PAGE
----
As the number of companies suffering a data breach continues to grow — with U.S. retailer Staples now reported to be investigating a breach — so do the legal developments arising out of these incidents.
While companies that have suffered a data breach look to their insurance policies for coverage to help mitigate some of the enormous costs, recent legal developments underscore the fact that reliance on traditional insurance policies is not enough, notes the I.I.I. white paper Cyber Risks: The Growing Threat.
A post in today’s Wall Street Journal Morning Risk Report, echoes this point, noting that a lawsuit between restaurant chain P.F. Chang’s and its insurance company Travelers Indemnity Co. of Connecticut could further define how much, if any, cyber liability coverage is included in a company’s CGL policy.
Collin Hite, partner and leader of the insurance recovery group at law firm Hirschler Fleischer tells the WSJ that whatever the outcome of this case, companies that want to be sure they are protected against cyber-related losses may have to purchase separate cyber liability policies–and make sure those policies are broad enough to encompass the myriad ways an attack could cost the firm money.
P.F. Chang’s confirmed in June that it had suffered a data breach in which data from credit and debit cards used at its restaurants was stolen.
An earlier post in the Hartford Courant Insurance Capital blog by Matthew Sturdevant has the details on the legal action between Travelers and P.F. Chang’s.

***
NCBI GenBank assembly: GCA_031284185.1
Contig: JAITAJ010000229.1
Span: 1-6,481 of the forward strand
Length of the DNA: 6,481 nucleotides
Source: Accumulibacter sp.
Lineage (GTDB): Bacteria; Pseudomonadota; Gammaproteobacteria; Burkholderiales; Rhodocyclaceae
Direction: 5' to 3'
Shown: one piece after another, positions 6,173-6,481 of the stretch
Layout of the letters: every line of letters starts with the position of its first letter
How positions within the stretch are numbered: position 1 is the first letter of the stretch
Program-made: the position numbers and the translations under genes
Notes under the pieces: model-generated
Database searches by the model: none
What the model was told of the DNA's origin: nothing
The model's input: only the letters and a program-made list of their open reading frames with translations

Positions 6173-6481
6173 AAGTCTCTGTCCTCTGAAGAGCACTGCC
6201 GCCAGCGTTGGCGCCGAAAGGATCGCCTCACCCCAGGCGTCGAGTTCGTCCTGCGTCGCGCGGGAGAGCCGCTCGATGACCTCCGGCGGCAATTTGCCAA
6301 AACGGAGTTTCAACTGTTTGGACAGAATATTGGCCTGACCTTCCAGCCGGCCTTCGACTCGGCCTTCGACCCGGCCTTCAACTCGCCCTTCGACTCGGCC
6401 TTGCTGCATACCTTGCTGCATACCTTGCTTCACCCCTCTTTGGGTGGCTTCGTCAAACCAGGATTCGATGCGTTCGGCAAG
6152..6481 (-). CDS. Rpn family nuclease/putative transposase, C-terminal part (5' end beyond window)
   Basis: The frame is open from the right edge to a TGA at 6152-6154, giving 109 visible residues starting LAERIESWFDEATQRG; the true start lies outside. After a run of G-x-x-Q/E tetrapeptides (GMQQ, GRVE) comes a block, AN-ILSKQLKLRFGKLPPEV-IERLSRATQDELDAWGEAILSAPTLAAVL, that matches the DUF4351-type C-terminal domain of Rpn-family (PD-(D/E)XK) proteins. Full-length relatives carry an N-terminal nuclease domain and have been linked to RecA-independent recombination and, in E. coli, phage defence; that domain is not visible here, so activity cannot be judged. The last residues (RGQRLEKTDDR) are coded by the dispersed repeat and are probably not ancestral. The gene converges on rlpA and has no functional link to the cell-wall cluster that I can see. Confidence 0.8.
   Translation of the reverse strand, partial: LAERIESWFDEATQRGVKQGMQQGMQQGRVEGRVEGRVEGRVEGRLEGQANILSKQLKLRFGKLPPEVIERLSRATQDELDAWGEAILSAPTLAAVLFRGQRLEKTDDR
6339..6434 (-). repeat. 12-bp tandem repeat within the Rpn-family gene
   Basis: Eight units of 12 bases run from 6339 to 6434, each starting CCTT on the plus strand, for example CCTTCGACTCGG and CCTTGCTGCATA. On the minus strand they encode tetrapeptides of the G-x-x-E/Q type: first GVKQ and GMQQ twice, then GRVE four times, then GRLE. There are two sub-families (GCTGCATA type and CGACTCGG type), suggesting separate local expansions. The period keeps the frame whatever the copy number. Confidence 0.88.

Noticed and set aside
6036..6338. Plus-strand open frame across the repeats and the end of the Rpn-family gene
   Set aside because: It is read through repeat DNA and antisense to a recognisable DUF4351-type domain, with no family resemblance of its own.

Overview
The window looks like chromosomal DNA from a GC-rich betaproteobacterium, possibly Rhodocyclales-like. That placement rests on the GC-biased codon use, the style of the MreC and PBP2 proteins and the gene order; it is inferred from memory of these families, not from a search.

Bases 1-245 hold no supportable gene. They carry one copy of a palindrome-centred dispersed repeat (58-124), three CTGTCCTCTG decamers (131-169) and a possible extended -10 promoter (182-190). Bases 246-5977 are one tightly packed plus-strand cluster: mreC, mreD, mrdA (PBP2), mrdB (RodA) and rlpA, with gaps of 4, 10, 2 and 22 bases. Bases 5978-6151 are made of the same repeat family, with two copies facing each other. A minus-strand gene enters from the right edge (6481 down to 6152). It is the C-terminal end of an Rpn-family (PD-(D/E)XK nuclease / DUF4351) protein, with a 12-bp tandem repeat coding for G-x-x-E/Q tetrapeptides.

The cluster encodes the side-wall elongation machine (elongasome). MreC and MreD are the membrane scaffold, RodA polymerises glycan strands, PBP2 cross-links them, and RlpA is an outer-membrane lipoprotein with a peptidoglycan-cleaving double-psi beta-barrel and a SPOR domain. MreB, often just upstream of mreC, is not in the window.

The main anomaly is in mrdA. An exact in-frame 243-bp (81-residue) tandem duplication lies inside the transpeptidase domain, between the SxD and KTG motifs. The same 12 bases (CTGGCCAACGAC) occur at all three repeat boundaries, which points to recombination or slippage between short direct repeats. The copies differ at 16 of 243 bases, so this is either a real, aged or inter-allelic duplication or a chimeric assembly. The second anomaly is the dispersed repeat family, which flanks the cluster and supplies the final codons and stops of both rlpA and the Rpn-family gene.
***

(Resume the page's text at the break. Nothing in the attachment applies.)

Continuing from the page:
To-date the application of standard form commercial general liability (CGL) policies to data breach incidents has led to various legal actions and differing opinions, according to the I.I.I. paper on cyber risks.
One recent high profile — and oft-cited case — followed the April 2011 data breach at Sony Corp. in which hackers stole personal information from tens of millions of Sony PlayStation Network users.
A New York trial court ruled that Zurich American Insurance Co. owed no defense coverage to Sony Corp. or Sony Computer Entertainment America LLC.
In his ruling, New York Supreme Court Justice Jeffrey K. Oing said acts by third-party hackers do not constitute “oral or written publication in any manner of the material that violates a person’s right of privacy” in the Coverage B (personal and advertising injury coverage) under the CGL policy issued by Zurich.
Further expertise and analysis on cyber risks and insurance is available from the I.I.I.